The medical glues we have today are junk, surgically speaking. Someday we will have 'collagen glues' - a more physiologic mend. Any time you use one of these current products, you are putting a 'foreign body', if you will, into a wound.
                        They really are best used for wounds that don't need much of anything, if you catch my drift.
                        The OTC one you refer to, 6XLeech, might be 'Nu-Skin' - or a similar product made with 'flexible collodion'...decent product.

                        The key when using the glues, if you need em in a pinch - and this isn't easy - is to apply it so it does NOT get between the skin edges (like 'filler') but rather unites across the top of the wound edges so that the two sides approximate each other - with no foreign debris in between! Glue between the skin edges is how you get a 'non-union' or a gaping wound, once healed.
                        ~~~~~~~~~~

                        PERSONAL ANECDOTE... AND I CANNOT RECOMMEND IT, AS A PHYSICIAN = (disclaimer), but back when I was a surgical resident:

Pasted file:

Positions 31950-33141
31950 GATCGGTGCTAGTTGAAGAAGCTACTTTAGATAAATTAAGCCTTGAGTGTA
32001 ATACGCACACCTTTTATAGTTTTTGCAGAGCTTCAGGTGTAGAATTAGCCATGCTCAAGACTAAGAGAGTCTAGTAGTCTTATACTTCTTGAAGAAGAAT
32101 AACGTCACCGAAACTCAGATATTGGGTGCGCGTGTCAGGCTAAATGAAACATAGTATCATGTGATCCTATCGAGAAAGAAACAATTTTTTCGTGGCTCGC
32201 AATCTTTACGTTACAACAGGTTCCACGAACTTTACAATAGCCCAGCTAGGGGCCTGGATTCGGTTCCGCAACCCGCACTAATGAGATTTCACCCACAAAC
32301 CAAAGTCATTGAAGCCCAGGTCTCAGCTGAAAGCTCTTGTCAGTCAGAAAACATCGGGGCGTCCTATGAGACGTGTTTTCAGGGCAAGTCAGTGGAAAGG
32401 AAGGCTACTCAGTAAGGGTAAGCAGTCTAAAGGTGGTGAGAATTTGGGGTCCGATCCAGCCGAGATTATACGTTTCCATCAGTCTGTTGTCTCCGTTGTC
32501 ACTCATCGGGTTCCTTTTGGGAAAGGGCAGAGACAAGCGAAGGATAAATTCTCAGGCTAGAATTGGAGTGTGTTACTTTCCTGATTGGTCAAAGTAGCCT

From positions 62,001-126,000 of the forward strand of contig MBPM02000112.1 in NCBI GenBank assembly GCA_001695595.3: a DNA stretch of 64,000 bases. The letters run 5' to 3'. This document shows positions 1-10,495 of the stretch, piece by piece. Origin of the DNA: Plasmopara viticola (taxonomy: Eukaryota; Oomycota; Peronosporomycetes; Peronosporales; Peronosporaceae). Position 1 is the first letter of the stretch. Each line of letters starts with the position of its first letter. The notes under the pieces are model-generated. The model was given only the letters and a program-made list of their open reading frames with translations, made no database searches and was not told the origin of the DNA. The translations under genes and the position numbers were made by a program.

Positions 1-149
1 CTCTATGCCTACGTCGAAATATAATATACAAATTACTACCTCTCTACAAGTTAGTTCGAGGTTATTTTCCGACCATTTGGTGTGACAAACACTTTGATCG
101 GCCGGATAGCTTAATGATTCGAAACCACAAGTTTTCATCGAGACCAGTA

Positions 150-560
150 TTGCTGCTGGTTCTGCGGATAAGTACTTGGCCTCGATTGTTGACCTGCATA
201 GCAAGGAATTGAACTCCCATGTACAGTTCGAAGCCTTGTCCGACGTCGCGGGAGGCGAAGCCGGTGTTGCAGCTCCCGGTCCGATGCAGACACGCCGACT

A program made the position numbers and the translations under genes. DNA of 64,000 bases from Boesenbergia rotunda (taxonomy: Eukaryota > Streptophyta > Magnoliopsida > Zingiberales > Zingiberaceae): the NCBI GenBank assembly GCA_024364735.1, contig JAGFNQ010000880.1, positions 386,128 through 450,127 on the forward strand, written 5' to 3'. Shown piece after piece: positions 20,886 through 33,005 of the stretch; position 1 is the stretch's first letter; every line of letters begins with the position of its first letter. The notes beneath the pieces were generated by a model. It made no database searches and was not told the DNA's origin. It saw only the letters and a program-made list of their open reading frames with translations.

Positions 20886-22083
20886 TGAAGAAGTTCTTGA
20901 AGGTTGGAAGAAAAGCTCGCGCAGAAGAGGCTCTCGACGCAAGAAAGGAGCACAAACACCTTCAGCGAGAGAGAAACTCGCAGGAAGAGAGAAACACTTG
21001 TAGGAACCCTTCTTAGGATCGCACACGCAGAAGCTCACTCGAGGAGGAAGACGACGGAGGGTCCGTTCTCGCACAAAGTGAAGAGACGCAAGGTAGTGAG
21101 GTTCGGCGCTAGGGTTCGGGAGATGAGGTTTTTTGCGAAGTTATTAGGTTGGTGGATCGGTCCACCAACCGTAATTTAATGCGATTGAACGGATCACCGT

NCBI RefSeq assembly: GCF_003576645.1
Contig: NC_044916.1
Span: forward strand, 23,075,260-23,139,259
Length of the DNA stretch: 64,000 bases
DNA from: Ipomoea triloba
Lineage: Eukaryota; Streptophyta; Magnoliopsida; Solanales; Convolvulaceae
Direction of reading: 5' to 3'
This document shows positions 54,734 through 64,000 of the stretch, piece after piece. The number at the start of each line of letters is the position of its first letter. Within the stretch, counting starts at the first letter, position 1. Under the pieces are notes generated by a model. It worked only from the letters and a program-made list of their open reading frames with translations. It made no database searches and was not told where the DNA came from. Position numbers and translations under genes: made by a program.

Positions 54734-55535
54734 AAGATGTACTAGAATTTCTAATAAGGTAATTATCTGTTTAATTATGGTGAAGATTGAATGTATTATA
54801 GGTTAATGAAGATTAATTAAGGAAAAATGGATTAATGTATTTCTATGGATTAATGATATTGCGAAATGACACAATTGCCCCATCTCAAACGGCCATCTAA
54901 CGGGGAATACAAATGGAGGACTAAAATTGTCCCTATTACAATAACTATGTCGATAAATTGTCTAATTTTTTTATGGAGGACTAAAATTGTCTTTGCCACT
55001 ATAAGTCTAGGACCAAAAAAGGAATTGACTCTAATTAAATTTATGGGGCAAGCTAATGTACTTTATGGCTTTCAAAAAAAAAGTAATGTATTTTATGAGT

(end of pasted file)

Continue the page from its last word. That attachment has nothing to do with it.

While working the foredeck during an ocean boat race, I split my fingertip WIDE open - 'blood all over the foredeck and sails'...

                        Cap'n was a neurosurgeon (not the best sailor, but a great guy and surgeon) - he advised me to use the 'crazy glue' product we had on board. I washed my fingertip and applied the glue (as described above).
                        It took away the pain, the wound healed fine, and the foredeck remained clean, and no infection! Note: It can be toxic, and I really cannot recommend it, however - it did work well. :rolleyes:
                        ~~~~~~~~~~

                        THE MOST IMPORTANT THING WITH ANY WOUND IS TO CLEAN IT!
                        'The solution to polution is dilution'... Not squeezing or manipulation, but simple 'rinsing with clean water'.

                        Didn't mean to be long winded - but hope this helps!